260 </subsection>
261 <subsection id="initramfs">
262 <title>(Optional) Building an Initramfs</title>
263 <body>
264
265 <p>
266 If you use a specific partition layout where important file system locations
267 (like <path>/usr</path> or <path>/var</path>) are on separate partitions, then
268 you will need to setup an initramfs so that this partition can be mounted before
269 it is needed.
270 </p>
271
272 <p>
273 Without an initramfs, you risk that the system will not boot up properly as the
274 tools that are responsible for mounting the file systems need information that
275 resides on those file systems. An initramfs will pull in the necessary files
276 into an archive which is used right after the kernel boots, but before the
277 control is handed over to the <c>init</c> tool. Scripts on the initramfs will
278 then make sure that the partitions are properly mounted before the system
279 continues booting.
280 </p>
281
282 <p>
283 To install an initramfs, install <c>genkernel</c> first, then have it
284 generate an initramfs for you.
285 </p>
286
287 <pre caption="Building an initramfs">
288 # <i>emerge genkernel</i>
289 # <i>genkernel --bootdir=/. --no-mountboot --install initramfs</i>
290 </pre>
291
292 <p>
293 If you need specific support in the initramfs, such as lvm or raid, add in the
294 appropriate options to genkernel. See <c>genkernel --help</c> for more
295 information, or the next example which enables support for LVM and software raid
296 (mdadm):
297 </p>
298
299 <pre caption="Building an initramfs with support for LVM and software raid">
300 # <i>genkernel --bootdir=/. --no-mountboot --lvm --mdadm --install initramfs</i>
301 </pre>
302
303 <p>
304 The initramfs will be stored in <path>/</path>. You can find the file by simply
305 listing the files starting with <path>initramfs</path>:
306 </p>
307
308 <pre caption="Checking the initramfs file name">
309 # <i>ls /initramfs*</i>
310 </pre>
311
312 <p>
313 Now continue with <uri link="#kernel_modules">Kernel Modules</uri>.
314 </p>
315
316 </body>
317 </subsection>
318 </section>
319 <section id="genkernel">
320 <title>Alternative: Using genkernel</title>
321 <body>
322
323 <p>
324 If you are reading this section, you have chosen to use our <c>genkernel</c>
325 script to configure your kernel for you.
326 </p>
327
328 <p>
329 Now that your kernel source tree is installed, it's now time to compile your
330 kernel by using our <c>genkernel</c> script to automatically build a kernel for
331 you. <c>genkernel</c> works by configuring a kernel nearly identically to the
332 way our Installation CD kernel is configured. This means that when you use
333 <c>genkernel</c> to build your kernel, your system will generally detect all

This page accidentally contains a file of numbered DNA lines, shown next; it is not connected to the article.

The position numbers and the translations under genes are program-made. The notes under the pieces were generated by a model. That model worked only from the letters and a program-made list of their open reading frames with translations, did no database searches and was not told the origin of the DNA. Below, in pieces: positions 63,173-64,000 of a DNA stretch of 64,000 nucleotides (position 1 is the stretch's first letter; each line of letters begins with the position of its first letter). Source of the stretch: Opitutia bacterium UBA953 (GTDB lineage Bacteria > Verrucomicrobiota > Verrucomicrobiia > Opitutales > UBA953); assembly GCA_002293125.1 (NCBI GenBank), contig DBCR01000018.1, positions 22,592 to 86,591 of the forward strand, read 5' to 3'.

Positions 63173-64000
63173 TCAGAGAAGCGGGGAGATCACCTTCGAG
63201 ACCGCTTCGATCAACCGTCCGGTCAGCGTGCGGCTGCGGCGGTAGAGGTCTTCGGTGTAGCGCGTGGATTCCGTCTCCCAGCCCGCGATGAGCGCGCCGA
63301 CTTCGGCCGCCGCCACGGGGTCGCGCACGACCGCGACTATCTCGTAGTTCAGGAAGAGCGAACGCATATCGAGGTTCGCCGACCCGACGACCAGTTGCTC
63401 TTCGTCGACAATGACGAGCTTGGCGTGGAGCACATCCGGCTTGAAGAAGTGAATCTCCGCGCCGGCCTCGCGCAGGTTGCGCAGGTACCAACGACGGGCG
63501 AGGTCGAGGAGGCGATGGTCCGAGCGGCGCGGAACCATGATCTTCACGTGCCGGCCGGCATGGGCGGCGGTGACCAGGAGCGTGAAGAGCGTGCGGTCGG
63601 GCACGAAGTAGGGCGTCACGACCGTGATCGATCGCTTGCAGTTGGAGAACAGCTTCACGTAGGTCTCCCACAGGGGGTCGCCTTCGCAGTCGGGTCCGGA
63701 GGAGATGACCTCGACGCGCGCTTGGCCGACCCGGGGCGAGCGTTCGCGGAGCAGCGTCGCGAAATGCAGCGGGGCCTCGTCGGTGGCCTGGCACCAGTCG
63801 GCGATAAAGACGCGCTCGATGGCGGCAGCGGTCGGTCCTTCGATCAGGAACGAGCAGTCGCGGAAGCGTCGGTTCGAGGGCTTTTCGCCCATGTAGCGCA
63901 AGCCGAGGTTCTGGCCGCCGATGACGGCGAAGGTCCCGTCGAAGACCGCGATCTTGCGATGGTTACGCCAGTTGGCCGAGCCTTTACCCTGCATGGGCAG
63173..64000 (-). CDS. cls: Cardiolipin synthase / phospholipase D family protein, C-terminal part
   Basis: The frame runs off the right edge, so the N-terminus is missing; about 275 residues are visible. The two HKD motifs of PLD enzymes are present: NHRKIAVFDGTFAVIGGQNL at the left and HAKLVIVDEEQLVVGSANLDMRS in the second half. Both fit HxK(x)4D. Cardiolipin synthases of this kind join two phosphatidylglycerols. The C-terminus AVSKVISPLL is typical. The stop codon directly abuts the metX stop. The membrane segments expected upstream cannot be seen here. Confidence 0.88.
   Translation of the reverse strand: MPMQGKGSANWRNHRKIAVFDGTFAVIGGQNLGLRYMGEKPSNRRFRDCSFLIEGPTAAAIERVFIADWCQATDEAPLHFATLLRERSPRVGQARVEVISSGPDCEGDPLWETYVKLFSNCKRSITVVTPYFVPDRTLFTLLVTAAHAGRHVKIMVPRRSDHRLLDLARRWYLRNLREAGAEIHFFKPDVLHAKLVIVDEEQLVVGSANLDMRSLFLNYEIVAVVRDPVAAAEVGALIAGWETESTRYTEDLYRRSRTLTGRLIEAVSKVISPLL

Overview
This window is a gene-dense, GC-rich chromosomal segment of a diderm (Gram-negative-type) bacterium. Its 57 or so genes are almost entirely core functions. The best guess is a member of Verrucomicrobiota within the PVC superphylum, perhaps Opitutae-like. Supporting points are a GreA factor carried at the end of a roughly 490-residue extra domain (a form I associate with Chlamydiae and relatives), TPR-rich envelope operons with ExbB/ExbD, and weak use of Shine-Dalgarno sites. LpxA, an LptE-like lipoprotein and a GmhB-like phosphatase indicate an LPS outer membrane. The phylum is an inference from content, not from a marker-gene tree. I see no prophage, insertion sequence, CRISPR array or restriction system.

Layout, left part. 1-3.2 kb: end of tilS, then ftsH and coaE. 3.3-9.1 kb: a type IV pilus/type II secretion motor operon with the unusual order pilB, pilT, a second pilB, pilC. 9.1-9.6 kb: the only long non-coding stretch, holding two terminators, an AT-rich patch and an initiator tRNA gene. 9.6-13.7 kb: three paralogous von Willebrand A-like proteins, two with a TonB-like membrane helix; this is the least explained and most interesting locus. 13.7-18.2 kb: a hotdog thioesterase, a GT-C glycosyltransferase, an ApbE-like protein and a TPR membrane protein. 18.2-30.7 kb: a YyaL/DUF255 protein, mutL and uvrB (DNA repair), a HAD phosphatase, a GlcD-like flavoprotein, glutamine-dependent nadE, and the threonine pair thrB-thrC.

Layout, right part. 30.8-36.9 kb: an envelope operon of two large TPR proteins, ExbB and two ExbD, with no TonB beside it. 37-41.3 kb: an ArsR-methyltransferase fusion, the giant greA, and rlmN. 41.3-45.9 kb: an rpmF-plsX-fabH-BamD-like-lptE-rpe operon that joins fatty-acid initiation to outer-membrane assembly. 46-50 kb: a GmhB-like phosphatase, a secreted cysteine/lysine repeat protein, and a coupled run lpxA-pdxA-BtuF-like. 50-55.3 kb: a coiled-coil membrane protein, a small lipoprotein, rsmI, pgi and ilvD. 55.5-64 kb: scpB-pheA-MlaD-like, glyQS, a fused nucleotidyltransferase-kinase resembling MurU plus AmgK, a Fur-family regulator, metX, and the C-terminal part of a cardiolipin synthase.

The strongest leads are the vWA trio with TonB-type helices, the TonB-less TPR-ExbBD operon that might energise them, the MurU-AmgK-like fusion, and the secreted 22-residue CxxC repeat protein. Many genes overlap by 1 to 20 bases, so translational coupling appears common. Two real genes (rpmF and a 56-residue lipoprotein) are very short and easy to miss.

334 your hardware at boot-time, just like our Installation CD does. Because
335 genkernel doesn't require any manual kernel configuration, it is an ideal
336 solution for those users who may not be comfortable compiling their own kernels.
337 </p>
338
339 <p>
340 Now, let's see how to use genkernel. First, emerge the genkernel ebuild:
341 </p>
342
343 <pre caption="Emerging genkernel">
344 # <i>emerge genkernel</i>
345 </pre>
346
347 <p>
348 Now, compile your kernel sources by running <c>genkernel</c>. Be aware
349 though, as <c>genkernel</c> compiles a kernel that supports almost all hardware,
350 this compilation will take quite a while to finish!
351 </p>
352
353 <note>
354 Users of LVM2 will probably want to add <c>--lvm</c> to the genkernel
355 command-line.
356 </note>
357
358 <pre caption="Running genkernel">
359 # <i>genkernel --bootdir=/. --no-mountboot all</i>
360 </pre>
361
362 <p>
363 Once <c>genkernel</c> completes, a kernel, full set of modules and
364 <e>initial ram disk</e> (initramfs) will be created. We will use the kernel
365 and initrd when configuring a boot loader later in this document. Write
366 down the names of the kernel and initrd as you will need it when writing
367 the bootloader configuration file. The initrd will be started immediately after
368 booting to perform hardware autodetection (just like on the Installation CD)
369 before your "real" system starts up.
370 </p>
371
372 <pre caption="Checking the created kernel image name and initrd">
373 # <i>ls /kernel* /initramfs*</i>
374 </pre>
375
376 </body>
377 </section>
378 <section id="kernel_modules">
379 <title>Kernel Modules</title>
380
381 <subsection>
382 <include href="hb-install-kernelmodules.xml"/>
383 </subsection>
384
385 </section>
386 </sections>